He suggests that part of why my argument is hard to follow is because in his words, I’m “going all meta,” which I take to mean using an economic model like the lemons model to describe the harm that mathiness does to the economics profession as a whole. It gets worse, here I invoke a reputational equilbrium as well.
True enough. But hey, I’m not the only one.
After Lucas dismisses books and papers as irrelevant special types of capital (see the quote here), he develops a model of progress in which:
– no one reads books
– no one reads journal articles
– no one has access to the Internet
– the only way to learn something is to bump into someone in the hallway
How can anyone read this without going all meta and inferring that it is an honest description by Lucas of how, in his experience, knowledge about economics is discovered at the University of Chicago?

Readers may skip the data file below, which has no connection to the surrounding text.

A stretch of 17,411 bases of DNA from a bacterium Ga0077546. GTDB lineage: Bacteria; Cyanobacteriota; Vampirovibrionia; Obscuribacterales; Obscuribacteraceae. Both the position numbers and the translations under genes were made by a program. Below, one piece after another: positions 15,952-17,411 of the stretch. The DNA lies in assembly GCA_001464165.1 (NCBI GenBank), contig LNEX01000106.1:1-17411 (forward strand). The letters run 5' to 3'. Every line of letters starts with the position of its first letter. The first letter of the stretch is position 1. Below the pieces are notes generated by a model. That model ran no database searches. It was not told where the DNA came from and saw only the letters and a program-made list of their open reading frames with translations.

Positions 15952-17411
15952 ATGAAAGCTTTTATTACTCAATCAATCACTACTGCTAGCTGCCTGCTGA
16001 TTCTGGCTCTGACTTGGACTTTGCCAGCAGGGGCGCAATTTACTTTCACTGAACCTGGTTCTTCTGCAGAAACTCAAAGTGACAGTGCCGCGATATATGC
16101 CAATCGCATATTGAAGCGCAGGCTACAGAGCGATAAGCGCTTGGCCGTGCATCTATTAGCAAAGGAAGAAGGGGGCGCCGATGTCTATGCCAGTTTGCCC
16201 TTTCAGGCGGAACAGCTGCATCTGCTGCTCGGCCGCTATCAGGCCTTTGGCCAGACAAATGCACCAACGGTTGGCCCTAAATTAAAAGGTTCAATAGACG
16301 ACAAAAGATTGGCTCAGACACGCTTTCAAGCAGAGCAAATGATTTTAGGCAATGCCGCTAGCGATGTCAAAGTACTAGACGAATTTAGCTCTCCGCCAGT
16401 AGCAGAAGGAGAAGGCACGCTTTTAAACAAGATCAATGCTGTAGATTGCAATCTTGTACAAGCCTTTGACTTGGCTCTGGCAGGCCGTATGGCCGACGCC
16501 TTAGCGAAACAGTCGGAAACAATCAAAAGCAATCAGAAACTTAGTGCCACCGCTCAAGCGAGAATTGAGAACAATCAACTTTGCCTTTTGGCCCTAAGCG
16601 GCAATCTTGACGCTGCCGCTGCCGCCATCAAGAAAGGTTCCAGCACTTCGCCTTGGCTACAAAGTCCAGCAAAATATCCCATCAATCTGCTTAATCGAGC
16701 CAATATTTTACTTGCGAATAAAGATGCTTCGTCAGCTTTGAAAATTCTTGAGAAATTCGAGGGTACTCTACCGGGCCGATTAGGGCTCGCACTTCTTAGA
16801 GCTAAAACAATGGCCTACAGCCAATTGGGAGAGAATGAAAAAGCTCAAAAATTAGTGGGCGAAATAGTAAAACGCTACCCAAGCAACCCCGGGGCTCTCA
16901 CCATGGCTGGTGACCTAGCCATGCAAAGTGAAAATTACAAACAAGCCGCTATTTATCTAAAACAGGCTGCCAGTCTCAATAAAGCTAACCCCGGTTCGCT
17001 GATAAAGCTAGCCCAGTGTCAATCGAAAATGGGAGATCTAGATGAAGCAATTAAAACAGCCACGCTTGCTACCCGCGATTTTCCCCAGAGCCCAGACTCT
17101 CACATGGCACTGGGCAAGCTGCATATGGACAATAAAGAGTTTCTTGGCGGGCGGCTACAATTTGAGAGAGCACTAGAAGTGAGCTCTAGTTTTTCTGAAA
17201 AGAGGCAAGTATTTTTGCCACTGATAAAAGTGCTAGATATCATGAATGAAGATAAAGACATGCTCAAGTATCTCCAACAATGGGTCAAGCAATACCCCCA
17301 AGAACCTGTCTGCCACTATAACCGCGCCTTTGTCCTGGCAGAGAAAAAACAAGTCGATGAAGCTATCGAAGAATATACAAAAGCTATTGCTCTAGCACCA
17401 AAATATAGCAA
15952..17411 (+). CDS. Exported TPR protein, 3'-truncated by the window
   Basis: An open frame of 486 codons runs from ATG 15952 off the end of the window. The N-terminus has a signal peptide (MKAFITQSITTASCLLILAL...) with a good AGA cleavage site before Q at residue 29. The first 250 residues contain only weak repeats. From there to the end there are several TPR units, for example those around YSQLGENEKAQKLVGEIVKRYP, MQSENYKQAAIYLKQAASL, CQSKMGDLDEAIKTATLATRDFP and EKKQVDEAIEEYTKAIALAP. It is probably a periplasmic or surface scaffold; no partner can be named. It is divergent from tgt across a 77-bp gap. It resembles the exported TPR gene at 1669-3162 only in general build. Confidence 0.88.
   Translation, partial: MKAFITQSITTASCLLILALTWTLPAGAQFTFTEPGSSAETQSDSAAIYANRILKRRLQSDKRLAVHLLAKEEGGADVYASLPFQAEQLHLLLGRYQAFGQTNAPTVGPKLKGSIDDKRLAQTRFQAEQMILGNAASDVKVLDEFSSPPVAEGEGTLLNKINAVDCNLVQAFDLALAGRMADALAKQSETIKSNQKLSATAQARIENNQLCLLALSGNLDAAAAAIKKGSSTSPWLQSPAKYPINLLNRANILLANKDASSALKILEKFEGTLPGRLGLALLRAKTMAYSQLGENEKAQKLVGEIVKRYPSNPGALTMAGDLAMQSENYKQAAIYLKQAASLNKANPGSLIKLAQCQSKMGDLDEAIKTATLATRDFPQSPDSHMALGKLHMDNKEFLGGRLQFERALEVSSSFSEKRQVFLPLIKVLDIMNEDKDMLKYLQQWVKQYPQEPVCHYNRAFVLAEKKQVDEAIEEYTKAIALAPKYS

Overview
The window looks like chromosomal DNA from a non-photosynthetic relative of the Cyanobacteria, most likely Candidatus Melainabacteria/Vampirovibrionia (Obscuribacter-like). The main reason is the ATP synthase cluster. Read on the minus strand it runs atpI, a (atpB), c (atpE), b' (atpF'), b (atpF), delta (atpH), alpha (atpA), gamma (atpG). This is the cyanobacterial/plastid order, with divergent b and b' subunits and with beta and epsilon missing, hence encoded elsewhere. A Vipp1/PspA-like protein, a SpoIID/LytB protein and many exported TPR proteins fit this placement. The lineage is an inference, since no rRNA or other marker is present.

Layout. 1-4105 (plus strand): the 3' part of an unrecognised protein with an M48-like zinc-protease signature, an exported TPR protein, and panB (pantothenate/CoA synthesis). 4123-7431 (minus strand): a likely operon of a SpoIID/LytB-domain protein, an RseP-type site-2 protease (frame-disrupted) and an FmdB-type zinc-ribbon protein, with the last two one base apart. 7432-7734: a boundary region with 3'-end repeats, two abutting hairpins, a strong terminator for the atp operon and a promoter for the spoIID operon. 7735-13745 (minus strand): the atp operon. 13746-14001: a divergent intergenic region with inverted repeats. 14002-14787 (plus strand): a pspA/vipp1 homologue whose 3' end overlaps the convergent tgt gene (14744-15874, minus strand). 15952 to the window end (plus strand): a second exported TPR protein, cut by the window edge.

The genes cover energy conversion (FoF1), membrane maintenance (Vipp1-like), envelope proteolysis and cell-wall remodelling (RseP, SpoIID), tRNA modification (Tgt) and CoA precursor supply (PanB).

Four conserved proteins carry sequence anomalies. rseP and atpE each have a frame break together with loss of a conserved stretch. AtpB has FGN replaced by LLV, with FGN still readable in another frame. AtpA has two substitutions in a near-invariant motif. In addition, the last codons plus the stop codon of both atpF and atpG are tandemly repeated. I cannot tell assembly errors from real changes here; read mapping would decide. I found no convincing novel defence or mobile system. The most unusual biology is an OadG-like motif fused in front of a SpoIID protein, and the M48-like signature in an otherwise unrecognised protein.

In his P&P piece from the same session as my paper, Lucas gives an “overview” of the evidence on the relationship between human capital and growth that fails to mention the most important innovation in cross-national measurements of human capital that we’ve seen in decades–correcting measures of student seat-time in school by using internationally benchmarked tests. Instead of asking what fraction of a cohort has a high school degree, ask what fraction can add fractions. This totally changes the patterns of correlation between human capital and growth. See for example this report from the OECD and the papers cited there.